Dedicated to my best friend, who has just lost someone close, I hope you can be kind and easy on yourself in this difficult period of grief.
To write about grief is confusing. It’s not like other mental sufferings, such as anxiety or depression, where you can almost “list” symptoms or expect to see similar presentations between people. In fact, in my opinion, grief is probably the most disorganised and unpredictable experiences of all sufferings in life.
To add to the complexity of grief, it can be caused by any major loss, with what defines “major” being entirely individual. The most obvious cause of grief is death of a loved one. However, people also experience grief when diagnosed with a chronic health condition, or when they lose part of their identity (for example, through job loss, divorce or change in life roles (e.g. becoming a carer)), or when they have a child with chronic health issues/special needs.
Whilst grief can be unpredictable and varies across individuals, one thing for sure about grief is:
More than any other form of mental distress, grief sends ripples through whole systems and networks. Whole family systems are often disrupted, which can leave devastating scars that are sometimes difficult to heal.
In my both my personal experience and client work, I think the hardest thing I’ve observed about grief is it can be difficult to recognise. Grief can be expressed in ways that are not immediately obvious. It has a tendency to create small shifts overtime in a person, relationships and family systems. The often subtle nature of grief can mean that changes can creep up, accumulating into giant mountains that can be hard to overcome.
The more subtle signs of grief
Most people are perhaps aware of the five stages of grief – denial, anger, bargaining, depression and acceptance. These stages can occur in any order and most people tend to oscillate between each stage. This model helps someone grieving understand why they may suddenly feel intense rage towards others, the world or themselves; followed by serenity and peace owed to a blissful state of denial. Or, why they may be crying into their pillow; followed by bargaining with the gods to swap out their loss for something else or wishing for a miracle. However, while this model helps us understand the emotional roller coaster of grief, it does not explain the more subtle experiences of grief.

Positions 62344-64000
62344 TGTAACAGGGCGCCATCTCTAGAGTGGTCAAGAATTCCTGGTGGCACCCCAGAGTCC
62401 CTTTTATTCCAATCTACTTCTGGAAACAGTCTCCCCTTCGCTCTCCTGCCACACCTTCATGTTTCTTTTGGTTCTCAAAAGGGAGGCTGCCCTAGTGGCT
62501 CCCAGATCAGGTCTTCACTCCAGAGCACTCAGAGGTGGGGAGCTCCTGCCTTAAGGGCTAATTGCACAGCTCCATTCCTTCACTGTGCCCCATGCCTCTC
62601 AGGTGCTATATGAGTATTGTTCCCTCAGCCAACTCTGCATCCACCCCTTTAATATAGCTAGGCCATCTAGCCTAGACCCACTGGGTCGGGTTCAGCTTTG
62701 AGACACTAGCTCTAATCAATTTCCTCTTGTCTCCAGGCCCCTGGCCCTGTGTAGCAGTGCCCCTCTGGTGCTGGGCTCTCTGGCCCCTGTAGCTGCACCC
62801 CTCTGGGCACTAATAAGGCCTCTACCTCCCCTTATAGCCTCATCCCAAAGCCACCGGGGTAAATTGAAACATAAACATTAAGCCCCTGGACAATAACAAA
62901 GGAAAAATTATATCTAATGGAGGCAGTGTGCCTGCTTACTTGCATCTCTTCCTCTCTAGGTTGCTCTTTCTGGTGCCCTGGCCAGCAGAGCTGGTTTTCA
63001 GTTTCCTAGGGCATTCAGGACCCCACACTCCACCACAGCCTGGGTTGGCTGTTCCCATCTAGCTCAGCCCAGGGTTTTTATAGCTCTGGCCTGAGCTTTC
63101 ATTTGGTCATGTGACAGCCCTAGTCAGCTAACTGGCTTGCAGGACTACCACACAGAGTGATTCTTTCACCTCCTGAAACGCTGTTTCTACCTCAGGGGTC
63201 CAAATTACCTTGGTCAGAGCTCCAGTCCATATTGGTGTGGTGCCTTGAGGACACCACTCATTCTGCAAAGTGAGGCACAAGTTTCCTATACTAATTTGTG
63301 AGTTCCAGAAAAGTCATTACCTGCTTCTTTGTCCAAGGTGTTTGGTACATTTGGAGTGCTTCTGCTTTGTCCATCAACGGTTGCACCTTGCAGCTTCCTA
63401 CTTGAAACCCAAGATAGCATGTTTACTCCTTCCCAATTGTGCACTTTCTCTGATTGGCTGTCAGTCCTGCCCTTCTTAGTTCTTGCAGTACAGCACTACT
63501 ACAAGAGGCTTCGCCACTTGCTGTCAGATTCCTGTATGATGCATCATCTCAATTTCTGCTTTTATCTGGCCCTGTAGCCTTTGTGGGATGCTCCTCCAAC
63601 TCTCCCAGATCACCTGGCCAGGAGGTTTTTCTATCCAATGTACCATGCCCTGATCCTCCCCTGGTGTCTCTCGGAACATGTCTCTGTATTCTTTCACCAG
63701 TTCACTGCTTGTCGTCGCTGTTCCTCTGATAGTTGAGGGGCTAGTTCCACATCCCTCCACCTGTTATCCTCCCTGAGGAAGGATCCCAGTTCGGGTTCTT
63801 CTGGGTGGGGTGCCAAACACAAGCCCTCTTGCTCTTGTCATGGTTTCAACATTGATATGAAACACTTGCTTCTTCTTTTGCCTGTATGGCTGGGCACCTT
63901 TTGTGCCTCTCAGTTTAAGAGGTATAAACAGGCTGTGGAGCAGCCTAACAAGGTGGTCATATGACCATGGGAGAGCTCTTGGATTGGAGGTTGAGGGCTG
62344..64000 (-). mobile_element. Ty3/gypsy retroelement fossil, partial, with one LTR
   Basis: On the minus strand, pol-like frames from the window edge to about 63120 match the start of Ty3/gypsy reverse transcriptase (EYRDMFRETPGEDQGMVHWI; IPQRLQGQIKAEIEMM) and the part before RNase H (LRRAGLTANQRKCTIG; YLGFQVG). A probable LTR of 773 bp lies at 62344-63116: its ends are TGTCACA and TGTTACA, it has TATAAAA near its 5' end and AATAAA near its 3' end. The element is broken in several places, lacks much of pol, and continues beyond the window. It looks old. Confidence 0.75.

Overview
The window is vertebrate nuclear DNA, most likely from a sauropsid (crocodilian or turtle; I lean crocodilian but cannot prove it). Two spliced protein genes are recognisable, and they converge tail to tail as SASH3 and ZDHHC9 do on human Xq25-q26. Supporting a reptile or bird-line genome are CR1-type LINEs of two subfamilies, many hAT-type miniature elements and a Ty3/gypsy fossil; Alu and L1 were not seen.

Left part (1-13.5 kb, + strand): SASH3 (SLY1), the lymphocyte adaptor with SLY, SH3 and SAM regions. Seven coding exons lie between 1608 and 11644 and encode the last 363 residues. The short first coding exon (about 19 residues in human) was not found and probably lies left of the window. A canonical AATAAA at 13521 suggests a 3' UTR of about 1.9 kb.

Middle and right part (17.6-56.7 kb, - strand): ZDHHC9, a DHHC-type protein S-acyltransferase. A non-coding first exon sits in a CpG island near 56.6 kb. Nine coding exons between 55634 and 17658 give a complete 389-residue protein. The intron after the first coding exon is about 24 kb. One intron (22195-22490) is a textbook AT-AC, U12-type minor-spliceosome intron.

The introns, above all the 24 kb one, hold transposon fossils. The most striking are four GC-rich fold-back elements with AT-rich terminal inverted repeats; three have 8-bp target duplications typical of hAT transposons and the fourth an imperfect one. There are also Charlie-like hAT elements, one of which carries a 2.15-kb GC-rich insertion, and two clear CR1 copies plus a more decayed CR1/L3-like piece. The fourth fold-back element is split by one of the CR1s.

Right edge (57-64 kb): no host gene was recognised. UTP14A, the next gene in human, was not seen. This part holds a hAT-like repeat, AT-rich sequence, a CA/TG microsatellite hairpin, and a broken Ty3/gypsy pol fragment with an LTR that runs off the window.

It’s hard to imagine the connection between loss and self-esteem, but loss affects self-esteem in many ways. Tragedy often comes as a shock that is out of our control. And in the absence of control, we may turn to ourselves to blame to make sense of everything. Self-esteem is also impacted when we lose part of our identity, for example, losing our professional identity due to chronic illness.
It’s complex how guilt is associated with grief, but guilt often creeps up in unsuspecting ways. Commonly, people may feel guilty for not appreciating their life more if they’ve witnessed someone else having their life stolen from them. Contrary to this, you may feel guilty for enjoying parts of life, knowing a lost loved-one is missing out. Sometimes people also feel undeserving of their life or good things in their life.
Grief is a very painful and personal experience. Both the pain and personal nature of grief can cause disconnect from others. Most people do not know how to support someone grieving. Common unhelpful attempts at supporting someone grieving, include: Ignoring or avoiding the topic of loss, focusing on the positives, and providing misguided advice. As such, someone grieving can feel that no-one understands their suffering, leaving them to feel alone and unsupported.
Grief has mysterious ways of affecting relationships and family systems. When a family undergoes a shared loss, it can be hard to connect and relate to one another, because everyone copes differently with loss. As such, distance can grow in relationships. As well, grief-related anger can often be misdirected onto loved-ones, causing conflict and ruptures in relationships. Loss also creates pressure, which with intense emotions, can create tension between family members. This makes it difficult to collaborate on big decisions, often resulting in conflict.
You may like to read here to understand the more typical signs and symptoms of grief and loss.